Compared to last week, steer and heifers sold uneven; 2.00 lower to 2.00 higher. Auction receipts this week are the largest since January 12, 2018 and the nation has a very small percentage of the true yearlings left to move in the market place. Several auctions in South Dakota had two sales this week to accommodate producers willing to sell cattle and the state accounts for over 18 percent of the auction receipts. Great weather for shipment this week and truckers willing to get those rancher cattle to the sale barn were factors in their inflated receipt number. Some truckers were pulled off of hauling direct, video and/or contracted feeder cattle the previous week and were wanting them hauled this week, however they were not willing to put off scheduled work. Those aforementioned will just have to be rescheduled. A shortage of trucks were evident in Nebraska last week and South Dakota this week and some that could hook onto a pot were booked hauling grain. Weather plays a key role this time of year as lower temperatures and shorter days are a farmer’s worst nightmare after a soaking rain. It can take days for the soil to dry out where a 15-plus ton combine can move through the field without making a rut. Cattle slaughter continues along at a pretty good clip that packers have found to be advantageous to their bottom line. Packer margins have been on the positive side for many months now, and they have doe an excellent job by managing their inventory since Labor Day. Steer dressed weight for week ending October 13 was listed at 899 lbs, four pounds below the previous week. Muddy pen conditions and lower temperatures nationwide the first week in October were contributing factors in the drop in weights. As pens dry out, one would expect weights to bump right back up as long as cold, wet weather doesn’t happen again throughout the Great Plains. As reported by NASS on Thursday, Year-to-Date Cattle Slaughter through September is 2.6 percent above last year and 8.6 percent above the previous three-year average. YTD steer and heifer slaughter is 1.2 percent below and 7.6 percent above last year respectively. Also, YTD Beef cow slaughter is 10.7 percent above a year ago and 22.8 percent above the previous three-year-average. With that many beef cows moved to slaughter this year, some analysts are looking to late 2019 futures to see if current 114.00 to 116.00 prices are realistic. Six weeks of steady (111.00 live) negotiated cash fed cattle prices left many scratching their head with each passing week. However on Friday, fed cattle started with limited trading in TX/OK/NM at 113.00, then Kansas moved some at 114.00, only for TX/OK/NM to trade the bulk of theirs at 115.00. Kansas and Nebraska both traded live sales at 114.00 to 115.00 this week while dressed sales in Nebraska sold at 180.00. With cash fed cattle now at a premium to the CME, tendered loads of fed cattle would not be expected to occur after near 180 loads have been tendered for the October delivery month. Rib demand this time of year has increased as retailers prepare for the upcoming holiday season. Cutouts have continued to move higher in the past couple weeks. For the week, Choice cutout closed 5.54 higher at 213.47, while Select was 4.59 higher at 198.83. With this week’s increase, Choice cutouts have gained 10.76 since the most recent low of 202.11 reported on October 10, 2018. Monday’s cold storage report listed total pounds of red meat in freezers up one percent from last month and down one percent from last year. Total pounds of beef in freezers were up one percent from last month at 508.6 million pounds and up three percent from last year. Frozen pork supplies were up one percent from last month at 588.9 million pounds and down five percent from last year. Total pounds of chicken came in at 959.4 million pounds, up 17.3 percent from last year. Auction volume this week included 34 percent weighing over 600 lbs and 39 percent heifers.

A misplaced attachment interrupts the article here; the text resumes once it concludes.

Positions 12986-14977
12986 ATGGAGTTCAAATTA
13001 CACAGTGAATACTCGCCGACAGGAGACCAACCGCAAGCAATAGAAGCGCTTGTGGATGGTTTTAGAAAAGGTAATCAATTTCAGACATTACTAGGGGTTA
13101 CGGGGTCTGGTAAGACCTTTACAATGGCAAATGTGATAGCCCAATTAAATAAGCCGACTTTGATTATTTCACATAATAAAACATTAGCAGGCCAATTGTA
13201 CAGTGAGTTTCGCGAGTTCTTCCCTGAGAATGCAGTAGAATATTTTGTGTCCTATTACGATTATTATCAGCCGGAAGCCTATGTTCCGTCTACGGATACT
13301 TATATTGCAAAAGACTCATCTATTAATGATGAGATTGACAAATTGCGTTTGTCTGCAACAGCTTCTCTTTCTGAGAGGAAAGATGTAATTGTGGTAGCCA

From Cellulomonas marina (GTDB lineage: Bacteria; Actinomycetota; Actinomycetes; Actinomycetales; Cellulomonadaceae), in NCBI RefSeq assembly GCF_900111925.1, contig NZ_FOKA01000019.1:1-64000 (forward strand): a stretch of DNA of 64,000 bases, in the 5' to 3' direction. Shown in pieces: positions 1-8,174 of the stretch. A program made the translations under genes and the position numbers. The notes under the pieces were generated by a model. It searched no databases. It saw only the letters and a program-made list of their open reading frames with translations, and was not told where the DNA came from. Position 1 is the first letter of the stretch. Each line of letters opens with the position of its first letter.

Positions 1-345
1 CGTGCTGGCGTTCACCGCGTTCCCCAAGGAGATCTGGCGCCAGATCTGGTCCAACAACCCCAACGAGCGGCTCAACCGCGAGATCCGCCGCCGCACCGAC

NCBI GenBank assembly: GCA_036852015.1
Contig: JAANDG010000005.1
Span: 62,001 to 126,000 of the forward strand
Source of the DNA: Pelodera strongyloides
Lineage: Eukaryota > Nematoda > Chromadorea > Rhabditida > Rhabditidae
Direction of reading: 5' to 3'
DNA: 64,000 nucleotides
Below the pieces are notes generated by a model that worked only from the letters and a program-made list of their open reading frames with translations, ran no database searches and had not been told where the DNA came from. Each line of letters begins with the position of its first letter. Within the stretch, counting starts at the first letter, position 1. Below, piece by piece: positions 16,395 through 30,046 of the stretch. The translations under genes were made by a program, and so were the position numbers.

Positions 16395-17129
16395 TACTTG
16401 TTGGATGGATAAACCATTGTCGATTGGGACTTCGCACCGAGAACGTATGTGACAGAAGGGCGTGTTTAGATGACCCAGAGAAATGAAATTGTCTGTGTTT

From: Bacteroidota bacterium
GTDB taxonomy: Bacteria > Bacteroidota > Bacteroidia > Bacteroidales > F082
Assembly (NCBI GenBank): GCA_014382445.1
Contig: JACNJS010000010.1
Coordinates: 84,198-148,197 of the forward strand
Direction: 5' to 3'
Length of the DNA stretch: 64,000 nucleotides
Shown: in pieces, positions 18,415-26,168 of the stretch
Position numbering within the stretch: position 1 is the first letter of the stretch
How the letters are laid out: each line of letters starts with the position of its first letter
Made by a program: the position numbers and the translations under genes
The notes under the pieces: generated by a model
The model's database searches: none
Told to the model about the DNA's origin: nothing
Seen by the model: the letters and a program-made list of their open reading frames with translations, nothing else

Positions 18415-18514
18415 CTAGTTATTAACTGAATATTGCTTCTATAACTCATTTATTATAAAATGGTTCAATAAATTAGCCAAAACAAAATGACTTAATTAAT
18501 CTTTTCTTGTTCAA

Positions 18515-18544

Source: USDA Livestock, Poultry and Grain Market News Division, St. Joseph, Mo.